The liquid creates a thin coating that protects against corrosion and prevents oxidation (rust) from forming. It also prevents or minimizes wear and tear of moving parts until the lubricant begins to break down. 

The drawback is that reducing friction with gun oil is just one part of the equation. You’ll need to use a rust preventative for preservation, and cleaner for cleaning. Another common criticism is that excess oil attracts dust and carbon deposits, so apply judiciously for best results.

Hoppe's Oil Combo Pack - No. 9 Precision Bundled with 2-1/4 oz Refill
  • Includes a full bottle of the 14.9 ml Needle Point Hoppe's No. 9 oil, and the 2 1/4 ounce squeeze...
  • High-viscosity oil refined to perfection
  • Ideal for firearms, fishing reels, and other precision mechanisms

There are many examples of traditional gun oil on the market but arguably the best are the two most popular. Namely, Hoppe’s Gun Lubricant and Lucas Oil 1006.

Lucas Oil 10006 Gun Oil Multi-Colored, 2 Ounces
  • Fit type: Universal
  • Package Dimensions: 11.7 H x 3.5 L x 3.5 W (centimetres)
  • Package Weight: 0.067 kilograms

Hoppe’s is synthetic, while Lucas Oil 1006 is organic. Just as with motor oil, synthetic lubricants tend to last longer but break down faster once they start to degrade. Both are available in any gun store or sporting goods store with a gun counter, and have been standards for years.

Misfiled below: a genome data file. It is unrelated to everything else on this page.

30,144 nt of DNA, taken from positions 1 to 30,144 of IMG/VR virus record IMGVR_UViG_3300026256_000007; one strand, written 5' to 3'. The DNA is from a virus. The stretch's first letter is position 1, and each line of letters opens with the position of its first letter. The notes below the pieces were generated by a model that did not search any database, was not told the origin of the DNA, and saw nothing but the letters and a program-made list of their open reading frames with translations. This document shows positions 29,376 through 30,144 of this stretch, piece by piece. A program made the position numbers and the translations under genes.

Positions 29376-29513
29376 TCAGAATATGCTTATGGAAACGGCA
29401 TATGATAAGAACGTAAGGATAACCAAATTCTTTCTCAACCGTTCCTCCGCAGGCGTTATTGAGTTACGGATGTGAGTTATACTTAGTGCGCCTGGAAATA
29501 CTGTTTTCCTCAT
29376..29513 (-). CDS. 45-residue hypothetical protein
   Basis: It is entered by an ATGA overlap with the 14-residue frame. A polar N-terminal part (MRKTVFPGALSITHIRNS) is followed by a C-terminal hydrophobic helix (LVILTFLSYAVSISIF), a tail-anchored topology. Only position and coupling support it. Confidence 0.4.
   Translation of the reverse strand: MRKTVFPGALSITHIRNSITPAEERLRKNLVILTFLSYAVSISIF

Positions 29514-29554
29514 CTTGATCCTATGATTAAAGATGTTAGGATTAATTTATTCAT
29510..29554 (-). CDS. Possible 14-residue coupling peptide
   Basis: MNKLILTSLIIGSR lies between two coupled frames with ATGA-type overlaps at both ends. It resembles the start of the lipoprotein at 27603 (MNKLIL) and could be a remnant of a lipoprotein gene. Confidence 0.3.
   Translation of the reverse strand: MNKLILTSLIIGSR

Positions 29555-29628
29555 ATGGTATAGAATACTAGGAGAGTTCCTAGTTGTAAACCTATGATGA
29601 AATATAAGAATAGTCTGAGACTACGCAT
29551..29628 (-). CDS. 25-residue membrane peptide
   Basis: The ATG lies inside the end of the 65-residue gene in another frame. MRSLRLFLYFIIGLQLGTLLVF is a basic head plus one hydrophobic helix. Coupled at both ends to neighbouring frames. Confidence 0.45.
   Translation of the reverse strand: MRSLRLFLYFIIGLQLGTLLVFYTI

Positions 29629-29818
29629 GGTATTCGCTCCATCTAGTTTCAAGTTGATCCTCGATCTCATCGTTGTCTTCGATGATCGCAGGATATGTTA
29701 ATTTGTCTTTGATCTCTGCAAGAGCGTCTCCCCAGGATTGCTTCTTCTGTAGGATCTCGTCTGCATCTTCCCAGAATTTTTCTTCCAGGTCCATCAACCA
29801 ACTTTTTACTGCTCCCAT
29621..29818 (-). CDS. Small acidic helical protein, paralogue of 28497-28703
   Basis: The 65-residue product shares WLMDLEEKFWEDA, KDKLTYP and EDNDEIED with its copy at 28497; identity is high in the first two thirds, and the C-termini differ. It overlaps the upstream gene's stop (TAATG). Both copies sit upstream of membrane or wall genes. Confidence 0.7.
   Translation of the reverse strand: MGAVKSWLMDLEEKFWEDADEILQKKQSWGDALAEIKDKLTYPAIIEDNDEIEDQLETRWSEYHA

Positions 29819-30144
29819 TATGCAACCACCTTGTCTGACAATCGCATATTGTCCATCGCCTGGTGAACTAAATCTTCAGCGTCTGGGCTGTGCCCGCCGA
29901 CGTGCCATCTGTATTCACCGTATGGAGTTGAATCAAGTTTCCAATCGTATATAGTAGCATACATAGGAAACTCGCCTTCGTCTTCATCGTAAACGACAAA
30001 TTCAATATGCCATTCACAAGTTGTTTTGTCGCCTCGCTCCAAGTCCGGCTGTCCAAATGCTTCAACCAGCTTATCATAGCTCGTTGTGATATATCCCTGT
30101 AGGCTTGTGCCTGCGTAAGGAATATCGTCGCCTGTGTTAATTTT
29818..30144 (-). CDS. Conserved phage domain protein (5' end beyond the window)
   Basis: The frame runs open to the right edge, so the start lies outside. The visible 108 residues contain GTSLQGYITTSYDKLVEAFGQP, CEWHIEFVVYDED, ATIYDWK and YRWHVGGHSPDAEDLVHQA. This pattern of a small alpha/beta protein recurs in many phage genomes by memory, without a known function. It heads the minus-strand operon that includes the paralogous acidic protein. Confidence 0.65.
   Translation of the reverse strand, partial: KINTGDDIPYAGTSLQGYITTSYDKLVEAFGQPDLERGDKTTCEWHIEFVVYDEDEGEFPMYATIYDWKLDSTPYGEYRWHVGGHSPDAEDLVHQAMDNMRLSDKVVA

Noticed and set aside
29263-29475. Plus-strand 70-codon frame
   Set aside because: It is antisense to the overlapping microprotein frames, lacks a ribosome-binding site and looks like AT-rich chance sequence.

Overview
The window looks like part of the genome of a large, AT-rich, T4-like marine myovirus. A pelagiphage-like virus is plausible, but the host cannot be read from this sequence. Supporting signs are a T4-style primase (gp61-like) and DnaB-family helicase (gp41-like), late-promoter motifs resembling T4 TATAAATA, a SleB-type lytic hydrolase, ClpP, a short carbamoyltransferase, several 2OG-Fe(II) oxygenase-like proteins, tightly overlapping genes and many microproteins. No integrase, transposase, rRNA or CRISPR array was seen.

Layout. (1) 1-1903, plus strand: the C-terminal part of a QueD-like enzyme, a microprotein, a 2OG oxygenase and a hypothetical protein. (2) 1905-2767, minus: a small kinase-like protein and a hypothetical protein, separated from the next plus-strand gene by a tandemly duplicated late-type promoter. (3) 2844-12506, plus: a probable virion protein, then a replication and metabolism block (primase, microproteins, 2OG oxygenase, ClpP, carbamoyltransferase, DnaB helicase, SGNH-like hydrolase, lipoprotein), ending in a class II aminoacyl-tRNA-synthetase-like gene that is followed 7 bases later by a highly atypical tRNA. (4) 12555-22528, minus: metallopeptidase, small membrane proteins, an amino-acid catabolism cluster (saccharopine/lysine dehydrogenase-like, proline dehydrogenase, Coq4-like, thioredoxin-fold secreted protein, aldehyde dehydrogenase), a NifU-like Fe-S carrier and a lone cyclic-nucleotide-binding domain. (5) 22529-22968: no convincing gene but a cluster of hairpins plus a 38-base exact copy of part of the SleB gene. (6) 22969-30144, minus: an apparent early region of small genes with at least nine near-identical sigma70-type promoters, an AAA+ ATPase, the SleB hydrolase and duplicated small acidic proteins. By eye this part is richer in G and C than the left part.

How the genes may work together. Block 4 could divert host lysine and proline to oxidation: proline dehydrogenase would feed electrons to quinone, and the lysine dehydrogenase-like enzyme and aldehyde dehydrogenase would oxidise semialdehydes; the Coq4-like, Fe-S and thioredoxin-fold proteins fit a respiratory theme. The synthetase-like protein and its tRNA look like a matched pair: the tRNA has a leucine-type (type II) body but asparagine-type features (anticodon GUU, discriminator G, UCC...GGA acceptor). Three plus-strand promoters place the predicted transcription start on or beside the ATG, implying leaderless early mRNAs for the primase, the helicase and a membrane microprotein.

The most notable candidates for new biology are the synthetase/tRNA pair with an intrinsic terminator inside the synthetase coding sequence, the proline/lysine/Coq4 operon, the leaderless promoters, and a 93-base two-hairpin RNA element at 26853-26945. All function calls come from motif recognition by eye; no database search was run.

Three-In-One Gun Oil

Three-in-one gun oil is the jack-of-all trades. These oils clean, lubricate and protect all in one. However, as you’d expect with any purported factotum, it’s also a master of none. 

These compounds use a mild solvent in suspension with a viscous liquid.

This cleans and protects moving parts, offering just enough cleaning power to break up carbon and other deposits, and creates a barrier between your gun’s surface and those oxygen particles that want it to succumb to peer pressure and oxidize. 

They’re great to have as all-purpose cleaner/lubricant, however. Most modern handguns and many modern rifles basically don’t need anything else to maintain them, but some users find that legacy designs (older all-steel pistols, traditional semi-auto shotguns, many semi-auto rifles) need more frequent application or supplementation with a dedicated lubricant. 

You can get them in aerosol or liquid form, whichever is your preference.